Cobus van Bosch

From the Cape Times
27 February 2002

Pure aesthetic pieces of
abstract geometry

LLOYD POLLAK reviews Cobus van Bosch’s exhibition of low-relief sculpture, Monument, at the Association for the Visual Arts (AVA), Church Street, Cape Town. Runs until Saturday.

IN Monument Van Bosch presents works of contrasting scale and shape - circular, square, and rectangular. All simulate drain-covers.

The elegant aesthetic of raised geometric patterns evolved by designers of street furniture - trellis-patterns, dots, chequer boards, parallel lines and intersecting arcs - embellish all the works. The pieces were sand-cast in iron to give them a rough, rugged appearance suggestive of age and exposure to the elements.

Most pieces look massive and slabby and their weighty substantiveness gives them the imposing, authoritative presence conveyed by the title Monument.

The stark brown hue and strict geometricity of shape and design seem austere but this is somewhat offset by subtle colour. Three female nudes are painted, but in general, the patination is simply, produced by rust, which creates seductive dusky, tawny yellows, oranges, honeys and ambers.

The works are grouped singly, in pairs or in triptychs, and divide into pure pieces of abstract geometry, and pieces, which also contain imagery.

Untitled 5, 6 and 7, which form an extremely arresting triptych, consist exclusively of geometric patterning and achieve a commanding abstract magnificence. From afar they look a matt rich earthy brown, but as one moves closer, the raised areas gleam in a manner far more reminiscent of a tiger’s eye than metal. The lower relief areas in the immediate vicinity of the pattern have rusted into a mellow honey colour which contrasts with the dark brick red of the weathered iron. The combination of patterning, colour, sheen and reflectivity in these memorial plaques to our urban archaeology achieve a spellbinding effect.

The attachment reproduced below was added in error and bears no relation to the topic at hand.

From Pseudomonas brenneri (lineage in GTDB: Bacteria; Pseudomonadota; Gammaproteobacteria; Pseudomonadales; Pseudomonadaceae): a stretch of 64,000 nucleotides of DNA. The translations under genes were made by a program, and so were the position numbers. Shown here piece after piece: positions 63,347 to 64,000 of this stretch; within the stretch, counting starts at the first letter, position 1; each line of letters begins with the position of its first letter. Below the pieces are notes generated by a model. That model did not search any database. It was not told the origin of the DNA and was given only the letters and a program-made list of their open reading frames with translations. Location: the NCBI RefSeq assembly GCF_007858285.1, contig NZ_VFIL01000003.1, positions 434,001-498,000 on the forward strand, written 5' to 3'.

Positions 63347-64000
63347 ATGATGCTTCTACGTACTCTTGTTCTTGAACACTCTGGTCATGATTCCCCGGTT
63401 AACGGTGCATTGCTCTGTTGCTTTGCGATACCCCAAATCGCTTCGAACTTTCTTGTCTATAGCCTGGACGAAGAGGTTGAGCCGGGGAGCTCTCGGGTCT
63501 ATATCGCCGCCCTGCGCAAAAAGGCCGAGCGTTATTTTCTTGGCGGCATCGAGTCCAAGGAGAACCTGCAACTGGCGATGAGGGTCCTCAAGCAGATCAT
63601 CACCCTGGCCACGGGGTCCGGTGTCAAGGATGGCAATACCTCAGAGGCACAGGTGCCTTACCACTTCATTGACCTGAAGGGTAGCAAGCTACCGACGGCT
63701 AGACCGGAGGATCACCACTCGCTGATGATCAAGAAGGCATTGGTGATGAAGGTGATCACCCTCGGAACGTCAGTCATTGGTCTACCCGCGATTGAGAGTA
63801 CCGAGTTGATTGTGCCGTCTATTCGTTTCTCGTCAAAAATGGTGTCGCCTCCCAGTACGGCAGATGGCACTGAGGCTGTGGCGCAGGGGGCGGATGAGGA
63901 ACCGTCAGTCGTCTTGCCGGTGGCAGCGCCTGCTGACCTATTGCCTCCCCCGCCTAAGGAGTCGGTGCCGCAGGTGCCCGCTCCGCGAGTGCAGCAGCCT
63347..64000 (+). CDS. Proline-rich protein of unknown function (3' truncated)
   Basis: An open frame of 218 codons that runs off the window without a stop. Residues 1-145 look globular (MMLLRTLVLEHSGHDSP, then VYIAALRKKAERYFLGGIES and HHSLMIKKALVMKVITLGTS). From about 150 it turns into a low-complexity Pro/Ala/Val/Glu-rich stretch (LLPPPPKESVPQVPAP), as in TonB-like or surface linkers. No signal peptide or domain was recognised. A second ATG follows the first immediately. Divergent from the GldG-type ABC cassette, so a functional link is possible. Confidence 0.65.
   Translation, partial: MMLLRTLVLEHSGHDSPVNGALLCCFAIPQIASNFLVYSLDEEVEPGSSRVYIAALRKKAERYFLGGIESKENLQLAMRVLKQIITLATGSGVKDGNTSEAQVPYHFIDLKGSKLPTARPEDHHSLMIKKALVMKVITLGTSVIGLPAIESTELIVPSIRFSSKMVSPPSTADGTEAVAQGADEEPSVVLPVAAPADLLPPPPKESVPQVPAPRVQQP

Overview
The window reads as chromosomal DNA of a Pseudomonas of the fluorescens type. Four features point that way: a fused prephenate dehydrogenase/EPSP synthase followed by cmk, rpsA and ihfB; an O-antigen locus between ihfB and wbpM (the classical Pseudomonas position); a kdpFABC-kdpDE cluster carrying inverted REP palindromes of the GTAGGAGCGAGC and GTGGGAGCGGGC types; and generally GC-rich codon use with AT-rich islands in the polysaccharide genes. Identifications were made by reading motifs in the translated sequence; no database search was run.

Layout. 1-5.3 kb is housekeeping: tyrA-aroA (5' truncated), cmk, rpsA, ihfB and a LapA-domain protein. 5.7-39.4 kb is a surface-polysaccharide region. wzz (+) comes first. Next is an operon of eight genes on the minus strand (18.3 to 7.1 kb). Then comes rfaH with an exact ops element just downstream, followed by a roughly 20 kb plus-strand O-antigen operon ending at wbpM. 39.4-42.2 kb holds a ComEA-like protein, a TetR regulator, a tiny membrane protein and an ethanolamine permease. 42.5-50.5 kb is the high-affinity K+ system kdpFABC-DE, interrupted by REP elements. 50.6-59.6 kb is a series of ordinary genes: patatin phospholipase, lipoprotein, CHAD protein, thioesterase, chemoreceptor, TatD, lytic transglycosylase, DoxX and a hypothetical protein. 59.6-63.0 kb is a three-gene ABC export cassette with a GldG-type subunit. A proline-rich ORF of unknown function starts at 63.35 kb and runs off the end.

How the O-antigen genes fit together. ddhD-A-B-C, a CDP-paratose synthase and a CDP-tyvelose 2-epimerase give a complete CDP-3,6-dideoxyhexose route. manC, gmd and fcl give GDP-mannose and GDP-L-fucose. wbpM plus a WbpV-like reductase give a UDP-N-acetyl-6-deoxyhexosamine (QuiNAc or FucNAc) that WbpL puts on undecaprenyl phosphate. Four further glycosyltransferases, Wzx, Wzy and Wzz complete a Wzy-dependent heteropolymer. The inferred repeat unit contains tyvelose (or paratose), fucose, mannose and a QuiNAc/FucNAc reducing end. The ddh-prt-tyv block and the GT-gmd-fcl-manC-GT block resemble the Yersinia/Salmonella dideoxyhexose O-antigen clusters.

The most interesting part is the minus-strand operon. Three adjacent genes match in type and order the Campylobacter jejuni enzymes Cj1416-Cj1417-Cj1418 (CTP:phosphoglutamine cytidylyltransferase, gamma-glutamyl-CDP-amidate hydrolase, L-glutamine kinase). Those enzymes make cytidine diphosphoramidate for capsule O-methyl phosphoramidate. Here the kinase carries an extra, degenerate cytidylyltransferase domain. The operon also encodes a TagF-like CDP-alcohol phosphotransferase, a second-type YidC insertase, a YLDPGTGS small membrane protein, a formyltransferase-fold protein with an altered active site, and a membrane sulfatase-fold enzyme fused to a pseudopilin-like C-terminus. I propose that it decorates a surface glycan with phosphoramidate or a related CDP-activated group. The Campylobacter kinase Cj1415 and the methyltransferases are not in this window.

The figurative works reflect Van Bosch’s ambivalent attitude towards his Afrikaans heritage, and many phrase a critique of nationalism, apartheid, Calvinist puritanism, the repressive role of the Dutch Reformed Church and the cult of the volk who viewed themselves as the chosen people.

One of the most handsome works, Untitled 19, is cast in the shape of a round drain cover and looks like an ancient shield. A small fan-shaped area carries a vignette of a solemn, craggy-faced old soldier and the strict patterns smack of rigid authoritarian control.

Inscribing drain-covers, which conceal sewerage and waste, with images of churches, war memorials, nationalist soldiers and nationalist monuments, seems to equate them with faeces. All the works are rusted and their eroded condition indicates that the values the images celebrate are outmoded, and in a state of decay.

Certain critics find Van Bosch’s low relief sculpture crude, but the very crudity suggests erosion, neglect and disintegration.

Frequently Van Bosch memorialises little things that had a profound personal effect upon him, such as the porn he furtively consulted as a randy masturbating schoolboy, his home, and the corner café where he shopped.

Everyone should see Monument as it abounds iconic images that provide a deep insight into this artist’s troubled psyche.